• Please arrive in time for the course to start promptly at 10:00 am.
  • Refreshments will be available from 9.45 am.
  • The course will end at 4:00 pm.

What's Included

  • Expert Tuition
  • Hot and Cold Drinks
  • 6 hours of tuition.
  • Certificate of attendance.
  • Access to identification resources.

Bursaries and Subsidies

FSC BioLinks

FSC BioLinks is an exciting project for FSC in the South East and West Midlands, bringing together existing volunteers with skills in biological recording and identification, and new volunteers.

This project provides subsidised training courses, learning opportunities and digital tools focussed on invertebrate identification for anyone involved or interested in biological recording, to build and strengthen the community.

Invertebrates provide us with many useful ecosystem services, like pollination and decomposition, which we cannot survive without but their numbers are declining. Few people know how to identify or record invertebrates meaning there is a lack of data.

We are delighted to have been awarded a grant of £1.23 million from the National Lottery Heritage Fund for this project.

Before You Attend

Getting to FSC Bishops Wood

FSC Bishops Wood, Crossway Green, Stourport-on-Severn DY13 9SE

  • By car from Kidderminster: (M5, A38, A449 southbound) On the M5 heading southbound coming off at junction 5, taking the third exit on the roundabout to get onto the A38. at the first roundabout take the third exit onto Kidderminster Road going straight over the next roundabout sticking to Kidderminster Road. At the second left turn to follow Doverdale Lane. Once you have come to a sign turning right onto the A449 take it until you get to the Mitre Oak pub on your left. Take the first exit on the roundabout onto Bishops Wood Lane, finally taking the first left on you will arrive at Bishops Wood Field Centre.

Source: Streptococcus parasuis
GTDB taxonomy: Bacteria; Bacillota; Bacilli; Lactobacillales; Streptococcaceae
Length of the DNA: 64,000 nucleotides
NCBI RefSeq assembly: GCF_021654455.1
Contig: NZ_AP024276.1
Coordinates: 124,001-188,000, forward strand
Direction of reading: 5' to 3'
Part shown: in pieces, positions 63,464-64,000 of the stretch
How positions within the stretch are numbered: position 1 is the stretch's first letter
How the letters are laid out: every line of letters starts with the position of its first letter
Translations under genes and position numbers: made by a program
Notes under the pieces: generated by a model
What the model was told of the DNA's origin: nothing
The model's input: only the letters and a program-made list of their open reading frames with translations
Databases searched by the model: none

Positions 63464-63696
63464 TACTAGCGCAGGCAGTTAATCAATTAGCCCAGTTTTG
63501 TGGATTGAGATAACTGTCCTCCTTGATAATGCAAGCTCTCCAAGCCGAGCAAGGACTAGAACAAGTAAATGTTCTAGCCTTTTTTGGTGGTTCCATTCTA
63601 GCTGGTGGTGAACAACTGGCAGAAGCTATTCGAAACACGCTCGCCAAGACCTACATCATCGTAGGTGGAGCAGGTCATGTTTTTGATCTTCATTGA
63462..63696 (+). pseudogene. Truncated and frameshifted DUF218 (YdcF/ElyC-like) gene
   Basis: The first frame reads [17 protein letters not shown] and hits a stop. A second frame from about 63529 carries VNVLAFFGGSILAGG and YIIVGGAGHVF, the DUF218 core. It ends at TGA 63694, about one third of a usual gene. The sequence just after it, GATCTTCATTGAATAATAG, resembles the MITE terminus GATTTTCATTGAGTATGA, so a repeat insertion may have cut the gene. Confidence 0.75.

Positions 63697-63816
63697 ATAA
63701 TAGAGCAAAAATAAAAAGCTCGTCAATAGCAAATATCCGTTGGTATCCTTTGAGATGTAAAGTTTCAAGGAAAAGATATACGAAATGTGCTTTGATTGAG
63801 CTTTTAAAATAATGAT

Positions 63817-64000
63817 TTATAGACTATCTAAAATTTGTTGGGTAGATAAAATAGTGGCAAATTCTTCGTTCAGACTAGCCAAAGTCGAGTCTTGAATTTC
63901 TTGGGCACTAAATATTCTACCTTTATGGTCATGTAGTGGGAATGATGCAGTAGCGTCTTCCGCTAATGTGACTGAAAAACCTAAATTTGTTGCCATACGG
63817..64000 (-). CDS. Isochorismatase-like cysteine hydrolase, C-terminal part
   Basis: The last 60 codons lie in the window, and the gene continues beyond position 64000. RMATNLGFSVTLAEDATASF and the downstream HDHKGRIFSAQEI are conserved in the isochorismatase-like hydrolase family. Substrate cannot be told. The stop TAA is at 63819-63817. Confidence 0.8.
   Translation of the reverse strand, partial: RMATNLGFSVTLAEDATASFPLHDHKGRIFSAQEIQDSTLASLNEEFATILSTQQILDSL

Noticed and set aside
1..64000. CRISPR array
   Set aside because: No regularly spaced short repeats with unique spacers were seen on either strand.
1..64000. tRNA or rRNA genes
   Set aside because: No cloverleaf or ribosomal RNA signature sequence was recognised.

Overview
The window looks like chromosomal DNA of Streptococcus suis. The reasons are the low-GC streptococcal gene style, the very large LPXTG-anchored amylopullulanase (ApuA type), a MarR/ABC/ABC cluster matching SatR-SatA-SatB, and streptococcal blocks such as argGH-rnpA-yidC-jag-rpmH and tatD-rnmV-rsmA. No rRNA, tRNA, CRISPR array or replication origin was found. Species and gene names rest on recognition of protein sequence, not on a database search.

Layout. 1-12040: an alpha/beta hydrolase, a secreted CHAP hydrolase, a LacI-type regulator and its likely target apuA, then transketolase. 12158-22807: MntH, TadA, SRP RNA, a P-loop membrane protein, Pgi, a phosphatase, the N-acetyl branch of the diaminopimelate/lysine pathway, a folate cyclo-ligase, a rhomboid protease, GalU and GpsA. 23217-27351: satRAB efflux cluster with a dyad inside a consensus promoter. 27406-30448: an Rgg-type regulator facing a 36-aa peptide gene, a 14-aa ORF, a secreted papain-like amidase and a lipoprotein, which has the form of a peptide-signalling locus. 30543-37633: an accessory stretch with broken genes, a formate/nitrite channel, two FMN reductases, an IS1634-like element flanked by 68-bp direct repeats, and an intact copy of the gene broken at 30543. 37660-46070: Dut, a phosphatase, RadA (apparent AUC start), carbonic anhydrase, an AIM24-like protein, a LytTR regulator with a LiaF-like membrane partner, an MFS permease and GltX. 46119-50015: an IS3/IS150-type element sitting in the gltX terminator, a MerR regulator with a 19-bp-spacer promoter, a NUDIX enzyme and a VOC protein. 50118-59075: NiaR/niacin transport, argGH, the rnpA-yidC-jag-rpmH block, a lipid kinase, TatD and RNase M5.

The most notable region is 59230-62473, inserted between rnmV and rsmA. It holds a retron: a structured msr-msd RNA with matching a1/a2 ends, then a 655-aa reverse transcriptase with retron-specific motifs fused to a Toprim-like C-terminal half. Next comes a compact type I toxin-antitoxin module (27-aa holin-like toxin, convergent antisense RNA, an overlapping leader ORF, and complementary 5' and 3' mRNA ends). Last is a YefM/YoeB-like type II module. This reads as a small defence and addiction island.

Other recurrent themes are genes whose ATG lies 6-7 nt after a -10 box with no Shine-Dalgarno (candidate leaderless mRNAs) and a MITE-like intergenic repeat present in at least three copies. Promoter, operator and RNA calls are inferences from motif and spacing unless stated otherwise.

• By car from Worcester: (M5, A449 northbound) On the M5 heading northbound, take Junction 6 to Worcester/ Kidderminster taking the second exit heading for the A449 northbound, continuing for 9 miles. At the roundabout with the Mitre Oak pub take the first exit onto Stourport Road. Take the first left onto Bishops Wood Lane, finally taking the first left on you will arrive at Bishops Wood Field Centre.
  • By train: The nearest station to the centre is Hartlebury. From here, it is a two-mile walk to FSC Bishops Wood, or a short taxi ride.

What to bring

  • Notebook and pencil
  • Lunch
  • A hand lens (equipment will be provided for those that need it)

Please wear suitable clothing for the weather (such as waterproofs) and suitable footwear (walking boots or wellies) as we will be out on site during the afternoon.

Please note that this course will involve using specimens that have been killed and preserved.

There will be a member of staff with first aid training and access to a first aid kit on site. If you have special medical requirements please let us know as soon as possible so we can plan the course.